Journalist and commentator Aina Khan recently traveled with Global One as part of the UK diaspora to help raise awareness of polio eradication efforts. This World Immunization Week, she reflects upon her recent trip and highlights the lives of the unsung heroes who are integral to the eradication of this deadly disease!
In January earlier this year, I accompanied Global One, an NGO led by Muslim women, on a delegation to Pakistan to see the work being done to eradicate polio and assess how Pakistani diaspora in the UK like myself could engage with efforts there. During this World Immunization Week (24-30 April 2017), memories of this experience raised vividly into my mind.
One of three countries where polio is still an epidemic
Despite the fact millions of British babies receive polio vaccinations every year at birth, Pakistan, along with Afghanistan and Nigeria, is one of three countries in the world where it is still an epidemic. Overshadowed by the ghost of Osama Bin Laden, there is a deep sense of distrust towards western NGOs delivering vaccination programs in Pakistani communities, after a polio immunization campaign led by a Pakistani doctor was used to track Bin Laden down by the CIA in 2011.
Beyond the headlines about how polio eradication is contentious in Pakistan, I knew very little about it. It’s a common tale of woe – when the diaspora are amputated from the goings on of the motherland. The opportunity to go on this delegation was as good an opportunity as any to learn something about the country that was home to my grandparents.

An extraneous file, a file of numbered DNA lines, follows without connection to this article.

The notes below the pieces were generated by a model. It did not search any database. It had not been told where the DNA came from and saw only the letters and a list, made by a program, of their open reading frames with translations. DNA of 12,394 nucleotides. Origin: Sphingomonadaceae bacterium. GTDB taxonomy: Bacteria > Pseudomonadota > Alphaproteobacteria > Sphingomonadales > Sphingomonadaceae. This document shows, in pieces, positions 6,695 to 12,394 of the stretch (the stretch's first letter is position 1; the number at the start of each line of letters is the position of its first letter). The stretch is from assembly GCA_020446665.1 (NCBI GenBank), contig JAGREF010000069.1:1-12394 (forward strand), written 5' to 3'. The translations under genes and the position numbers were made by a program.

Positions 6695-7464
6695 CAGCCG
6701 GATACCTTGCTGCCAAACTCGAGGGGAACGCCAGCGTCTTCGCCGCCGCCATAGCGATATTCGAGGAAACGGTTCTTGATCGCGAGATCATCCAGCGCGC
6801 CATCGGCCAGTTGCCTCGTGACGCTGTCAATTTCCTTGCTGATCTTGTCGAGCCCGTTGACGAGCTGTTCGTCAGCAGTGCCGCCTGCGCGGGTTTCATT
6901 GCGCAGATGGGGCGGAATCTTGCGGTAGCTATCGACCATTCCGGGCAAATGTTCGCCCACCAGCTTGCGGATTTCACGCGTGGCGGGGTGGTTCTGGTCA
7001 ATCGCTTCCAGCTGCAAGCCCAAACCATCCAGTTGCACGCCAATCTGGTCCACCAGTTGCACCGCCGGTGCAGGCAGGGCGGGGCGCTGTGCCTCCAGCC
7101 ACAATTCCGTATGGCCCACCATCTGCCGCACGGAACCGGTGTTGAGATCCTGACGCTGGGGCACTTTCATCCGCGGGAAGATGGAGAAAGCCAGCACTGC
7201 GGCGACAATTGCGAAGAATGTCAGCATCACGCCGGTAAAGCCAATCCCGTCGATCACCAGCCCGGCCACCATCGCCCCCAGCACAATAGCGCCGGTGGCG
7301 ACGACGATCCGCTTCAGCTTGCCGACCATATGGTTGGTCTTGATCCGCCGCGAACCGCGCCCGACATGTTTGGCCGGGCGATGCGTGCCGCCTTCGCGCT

Our first stop was a primary school for young Afghan refugee girls in Nowshera, the northern province of Khyber Pukhtunkhwa (KPK).
I was immediately struck by the rubble surrounding the white painted walls of the school, remnants of houses which belonged to Afghan refugee families. The wood which used to form the roofs of these homes had been taken by Afghan families repatriated back to Afghanistan by the Pakistani government. With no other form of transportation, the wood was used as their only form of shelter from the sun, as they lumbered the heavy load from one country to the other.
The uphill struggles to eradicate polio
At first glance, the rubble looked entirely abandoned. But every time I turned to look away, children with blonde-flecked hair, sun-burned skin and wide eyes scuttled out of the sand like mice. The sight of these children appearing and disappearing like ghosts was eerily reflective of the problems with the porous border between Afghanistan and Pakistan. With no official border demarcated, there is no knowing who is crossing the border. This fluid movement of people has been one of the many uphill struggles to eradicate polio.
At the gates to the school, a group of young school girls with white hijabs wrapped around their small faces, smiled at me in welcome.
As they led me in, I was greeted by the sight of over forty women sat on foldable chairs with their backs to me. One of the facilitators at the school informed me that they had been waiting for five hours in the winter sun just to meet with us. Their anticipation of the arrival of strangers from another country was both endearing and overwhelming.